Feeds

Ex-GCHQ chief compares Iraq whistleblower to Soviet spy

Gun gets Primed

Securing Web Applications Made Simple and Scalable

The former director of GCHQ Sir David Pepper has for the first time spoken of his anger at a whistleblower in the run up to the invasion of Iraq, comparing her case to that of the traitor and paedophile Geoffrey Prime, who was jailed in the 1980s for passing secrets to the KGB.

Pepper said the actions of Katharine Gun - a GCHQ translator who in 2003 passed documents to The Observer showing that the UK and US planned to spy on fellow members of the UN Security Council - had been "profoundly shocking" to him.

The eavesdropping aimed to gather intelligence on how other Security Council nations might vote on a resolution mandating the invasion of Iraq.

Once exposed, the joint GCHQ-NSA operation was widely condemned as a breach of international law. Gun's subsequent prosecution under the Official Secrets Act was dramatically dropped without explanation on the first day of her trial.

She later said she had not raised her concerns internally because she "honestly didn't think that would have had any practical effect".

Asked about GCHQ security breaches yesterday at the Cheltenham Literature Festival, Pepper directly said his reaction to Gun's whistleblowing was similar to his reaction to Geoffrey Prime's treachery, Thisisgloucestershire reports.

Prime worked for GCHQ during the 1970s. He was unmasked as a Soviet spy by an investigation into his paedophile activities and received a 38-year sentence for espionage and sex offences. This year it was revealed that Prime, released in 2001, had revealed to the KGB that GCHQ and the NSA had cracked their ciphers in 1976.

His spying reportedly led the Soviets to overhaul their cryptography methods, blinding Western intelligence right up until the fall of the Berlin Wall.

"To discover again that there was someone among us that could do that was an absolute shock," Pepper said of Prime yesterday.

"Did Prime damage us? He was in a position to do very serious damage."

Gun has maintained she has no regrets and was hailed by anti-war campaigners for her moral courage. Her motivation and the failure of her revelations to stop the invasion apparently made no difference to Pepper's reaction however.

"As for Katherine Gun – it was similarly horrible for similar reasons," he said yesterday.

"Everyone at GCHQ is focused on doing the job and the thought that someone out of our family – and I don't think the word family is too strong, when you have 5,500 people there it becomes like a family – would break that trust was truly shocking.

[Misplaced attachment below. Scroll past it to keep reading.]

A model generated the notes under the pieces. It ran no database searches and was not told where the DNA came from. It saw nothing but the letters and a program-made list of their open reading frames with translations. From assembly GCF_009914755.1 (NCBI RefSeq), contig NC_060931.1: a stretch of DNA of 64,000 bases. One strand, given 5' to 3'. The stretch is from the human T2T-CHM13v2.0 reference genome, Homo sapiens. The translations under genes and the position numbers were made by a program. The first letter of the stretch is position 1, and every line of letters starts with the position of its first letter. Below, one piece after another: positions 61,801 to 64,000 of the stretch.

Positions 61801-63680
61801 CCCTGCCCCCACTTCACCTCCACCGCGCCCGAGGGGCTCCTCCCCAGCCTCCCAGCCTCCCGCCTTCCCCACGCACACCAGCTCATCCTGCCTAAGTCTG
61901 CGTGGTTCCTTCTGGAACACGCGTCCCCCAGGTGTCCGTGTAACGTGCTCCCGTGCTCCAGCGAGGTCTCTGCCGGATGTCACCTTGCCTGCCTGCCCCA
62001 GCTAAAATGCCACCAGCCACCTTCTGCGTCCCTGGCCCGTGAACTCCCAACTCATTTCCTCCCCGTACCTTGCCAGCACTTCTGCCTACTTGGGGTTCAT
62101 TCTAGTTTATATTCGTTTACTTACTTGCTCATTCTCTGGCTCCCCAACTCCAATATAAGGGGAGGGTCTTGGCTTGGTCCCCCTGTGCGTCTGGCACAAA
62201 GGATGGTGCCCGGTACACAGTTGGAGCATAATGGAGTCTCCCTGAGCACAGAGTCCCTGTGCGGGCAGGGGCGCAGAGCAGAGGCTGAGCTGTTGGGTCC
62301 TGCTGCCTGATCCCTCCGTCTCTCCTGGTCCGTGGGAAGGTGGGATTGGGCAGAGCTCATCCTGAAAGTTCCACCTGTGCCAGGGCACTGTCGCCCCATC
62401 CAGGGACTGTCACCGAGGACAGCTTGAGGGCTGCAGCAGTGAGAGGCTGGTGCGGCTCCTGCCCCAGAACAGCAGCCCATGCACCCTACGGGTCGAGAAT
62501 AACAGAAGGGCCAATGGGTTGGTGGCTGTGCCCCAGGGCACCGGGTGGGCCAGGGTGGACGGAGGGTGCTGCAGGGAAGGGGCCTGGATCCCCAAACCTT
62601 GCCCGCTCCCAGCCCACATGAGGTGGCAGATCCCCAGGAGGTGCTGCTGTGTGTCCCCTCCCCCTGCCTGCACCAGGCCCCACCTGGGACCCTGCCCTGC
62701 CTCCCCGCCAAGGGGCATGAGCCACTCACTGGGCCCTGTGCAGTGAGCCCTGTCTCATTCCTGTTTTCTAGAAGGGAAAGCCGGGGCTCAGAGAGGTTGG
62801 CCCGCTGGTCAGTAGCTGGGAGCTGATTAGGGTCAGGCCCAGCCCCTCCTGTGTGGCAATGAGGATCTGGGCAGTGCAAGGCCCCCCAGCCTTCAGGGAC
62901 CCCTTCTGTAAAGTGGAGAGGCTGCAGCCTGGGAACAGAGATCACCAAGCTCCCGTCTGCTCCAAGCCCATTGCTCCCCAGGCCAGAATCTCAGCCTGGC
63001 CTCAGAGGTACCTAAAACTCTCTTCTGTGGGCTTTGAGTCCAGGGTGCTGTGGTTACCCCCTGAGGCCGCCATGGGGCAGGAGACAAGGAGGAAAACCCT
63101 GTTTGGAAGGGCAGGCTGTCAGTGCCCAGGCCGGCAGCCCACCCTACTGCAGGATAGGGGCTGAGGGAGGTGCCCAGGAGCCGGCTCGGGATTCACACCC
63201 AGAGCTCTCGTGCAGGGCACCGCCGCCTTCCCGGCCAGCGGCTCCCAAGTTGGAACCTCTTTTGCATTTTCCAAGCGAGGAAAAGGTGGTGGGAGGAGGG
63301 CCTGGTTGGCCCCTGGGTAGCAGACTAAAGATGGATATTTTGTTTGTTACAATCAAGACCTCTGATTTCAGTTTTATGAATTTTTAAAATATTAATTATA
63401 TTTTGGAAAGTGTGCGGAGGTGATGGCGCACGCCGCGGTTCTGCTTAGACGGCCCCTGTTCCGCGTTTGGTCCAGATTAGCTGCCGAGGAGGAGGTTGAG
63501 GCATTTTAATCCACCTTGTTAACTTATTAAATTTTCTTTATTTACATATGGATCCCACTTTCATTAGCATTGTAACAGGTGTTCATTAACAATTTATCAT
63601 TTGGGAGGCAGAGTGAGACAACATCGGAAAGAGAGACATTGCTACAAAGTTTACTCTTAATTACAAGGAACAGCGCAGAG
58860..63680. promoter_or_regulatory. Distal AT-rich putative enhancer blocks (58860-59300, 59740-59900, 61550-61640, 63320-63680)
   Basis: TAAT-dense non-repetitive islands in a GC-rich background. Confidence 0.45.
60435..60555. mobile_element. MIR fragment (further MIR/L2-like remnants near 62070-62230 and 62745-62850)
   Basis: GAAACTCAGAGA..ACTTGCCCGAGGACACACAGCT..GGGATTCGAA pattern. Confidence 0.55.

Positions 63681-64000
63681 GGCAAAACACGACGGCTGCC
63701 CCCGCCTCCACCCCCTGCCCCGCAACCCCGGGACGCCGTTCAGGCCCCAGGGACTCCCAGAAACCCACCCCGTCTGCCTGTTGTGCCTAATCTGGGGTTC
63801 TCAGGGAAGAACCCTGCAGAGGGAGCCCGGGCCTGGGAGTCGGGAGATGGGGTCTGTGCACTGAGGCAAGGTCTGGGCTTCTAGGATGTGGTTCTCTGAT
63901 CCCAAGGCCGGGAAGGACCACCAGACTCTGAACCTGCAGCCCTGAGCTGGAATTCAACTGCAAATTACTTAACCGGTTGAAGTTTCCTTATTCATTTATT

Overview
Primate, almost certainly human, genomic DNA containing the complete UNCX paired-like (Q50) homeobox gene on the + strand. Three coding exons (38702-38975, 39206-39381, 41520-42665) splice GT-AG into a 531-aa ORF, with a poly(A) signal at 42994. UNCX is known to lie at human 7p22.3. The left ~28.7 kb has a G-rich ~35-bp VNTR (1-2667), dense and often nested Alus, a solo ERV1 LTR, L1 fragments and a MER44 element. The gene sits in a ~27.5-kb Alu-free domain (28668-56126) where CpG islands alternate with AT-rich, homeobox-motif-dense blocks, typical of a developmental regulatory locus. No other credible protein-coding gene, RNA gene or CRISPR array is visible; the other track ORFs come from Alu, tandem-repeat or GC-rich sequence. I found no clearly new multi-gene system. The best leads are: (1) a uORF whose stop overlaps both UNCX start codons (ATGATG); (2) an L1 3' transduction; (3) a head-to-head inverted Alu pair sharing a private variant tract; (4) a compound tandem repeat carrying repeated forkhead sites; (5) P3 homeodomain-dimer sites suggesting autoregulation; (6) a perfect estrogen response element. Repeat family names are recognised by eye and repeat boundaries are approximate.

"One of the most distressing things was that we put in place quite substantial mechanisms for people that were having issues of conscience to air them, either through their line manager or a staff counsellor – not a civil servant. And she didn't make use of any of those mechanisms."

Pepper retired as GCHQ director in October 2008. Earlier this month he took up a lobbying job at the defence giant Thales UK, which is bidding for a major cryptography contract from the MoD. ®

Application security programs and practises

More from The Register

next story
ONE EMAIL costs mining company $300 MEEELION
Environmental activist walks free after hoax sent share price over a cliff
HP, Microsoft prove it again: Big Business doesn't create jobs
SMEs get lip service - what they need is dinner at the Club
Arrr: Freetard-bothering Digital Economy Act tied up, thrown in the hold
Ministry of Fun confirms: Yes, we're busy doing nothing
Help yourself to anyone's photos FOR FREE, suggests UK.gov
Copyright law reforms will keep m'learned friends busy
Putin: Crack Tor for me and I'll make you a MILLIONAIRE
Russian Interior Ministry offers big pile o' roubles for busting pro-privacy browser
Apple smacked with privacy sueball over Location Services
Class action launched on behalf of 100 million iPhone owners
UK.gov's Open Source switch WON'T get rid of Microsoft, y'know
What do you mean, we've ditched Redmond in favour of IBM?!
EU's top data cops to meet Google, Microsoft et al over 'right to be forgotten'
Plan to hammer out 'coherent' guidelines. Good luck chaps!
prev story

Whitepapers

Top three mobile application threats
Prevent sensitive data leakage over insecure channels or stolen mobile devices.
Implementing global e-invoicing with guaranteed legal certainty
Explaining the role local tax compliance plays in successful supply chain management and e-business and how leading global brands are addressing this.
Boost IT visibility and business value
How building a great service catalog relieves pressure points and demonstrates the value of IT service management.
Designing a Defense for Mobile Applications
Learn about the various considerations for defending mobile applications - from the application architecture itself to the myriad testing technologies.
Build a business case: developing custom apps
Learn how to maximize the value of custom applications by accelerating and simplifying their development.